Tag: GreenRoots

Saving History…or trying to do so

I decided that under the current circumstances, providing some distraction would not be unwarranted…and I have a bit of an update to pass along.

Tonight will be another meeting of the West Orange Zoning Board…concerning the desire of Seton Hall Prep and the Archdiocese of Newark to turn McClellan Old-Growth Forest into sports fields and parking lots.

For those who haven’t been following, that is General-in-Chief of the Union Army George Brinton McClellan, who was fired by President Lincoln

If General McClellan does not want to use the army, I would like to borrow it for a time.

–Abraham Lincoln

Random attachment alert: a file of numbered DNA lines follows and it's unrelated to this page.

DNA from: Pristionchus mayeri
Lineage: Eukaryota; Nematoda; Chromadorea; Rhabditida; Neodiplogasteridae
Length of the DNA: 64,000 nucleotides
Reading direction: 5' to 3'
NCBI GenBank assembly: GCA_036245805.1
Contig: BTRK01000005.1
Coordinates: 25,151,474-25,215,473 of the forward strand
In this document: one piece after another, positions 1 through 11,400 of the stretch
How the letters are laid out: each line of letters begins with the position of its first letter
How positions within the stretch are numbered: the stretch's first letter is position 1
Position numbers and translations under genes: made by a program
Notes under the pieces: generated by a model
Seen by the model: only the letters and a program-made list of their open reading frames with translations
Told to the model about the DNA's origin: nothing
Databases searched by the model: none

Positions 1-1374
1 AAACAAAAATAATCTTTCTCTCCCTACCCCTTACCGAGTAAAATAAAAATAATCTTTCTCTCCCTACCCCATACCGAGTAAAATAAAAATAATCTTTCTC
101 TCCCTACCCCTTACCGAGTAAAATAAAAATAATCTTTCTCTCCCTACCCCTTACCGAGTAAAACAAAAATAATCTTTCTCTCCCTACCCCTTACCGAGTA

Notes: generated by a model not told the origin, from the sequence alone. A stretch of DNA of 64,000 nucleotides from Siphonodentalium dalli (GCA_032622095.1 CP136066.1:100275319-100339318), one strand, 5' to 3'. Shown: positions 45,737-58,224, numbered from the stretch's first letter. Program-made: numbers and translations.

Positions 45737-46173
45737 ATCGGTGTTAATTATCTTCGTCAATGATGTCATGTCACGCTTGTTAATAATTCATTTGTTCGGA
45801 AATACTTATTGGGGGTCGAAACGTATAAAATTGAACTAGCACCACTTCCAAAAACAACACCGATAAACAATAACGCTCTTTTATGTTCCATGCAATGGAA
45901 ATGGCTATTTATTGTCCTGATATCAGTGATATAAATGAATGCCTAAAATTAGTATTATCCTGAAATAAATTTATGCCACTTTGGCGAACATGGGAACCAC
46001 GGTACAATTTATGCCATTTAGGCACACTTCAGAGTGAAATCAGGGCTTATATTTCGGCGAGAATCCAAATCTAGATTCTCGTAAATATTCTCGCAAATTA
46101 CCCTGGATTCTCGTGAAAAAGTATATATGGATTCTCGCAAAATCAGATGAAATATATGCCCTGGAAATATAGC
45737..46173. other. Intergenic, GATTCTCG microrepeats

…and subsequently ran against Lincoln for president as an anti-war Democrat in 1864.  McClellan was also governor of New Jersey from 1878 to 1881.

Community Action: Working to Save our Environment

A student with one of the trees

Never underestimate the power of a small but committed group of people to change the world. Indeed, it is the only thing that ever has.” – Margaret Mead

This is another update of a the original piece Save the Trees.  The first update was DK Greenroots:  Saving the trees…and maybe the bats.

Here in West Orange, NJ, past home of Thomas Alva Edison and present home of Whoopi Goldberg, a small but committed group of people is fighting the powers that be…in this case the West Orange Zoning Commission and Seton Hall Prep (and through it, the Archdiocese of Newark) in order to prevent the demolition of McClellan Old-Growth Forest in order to build sports fields.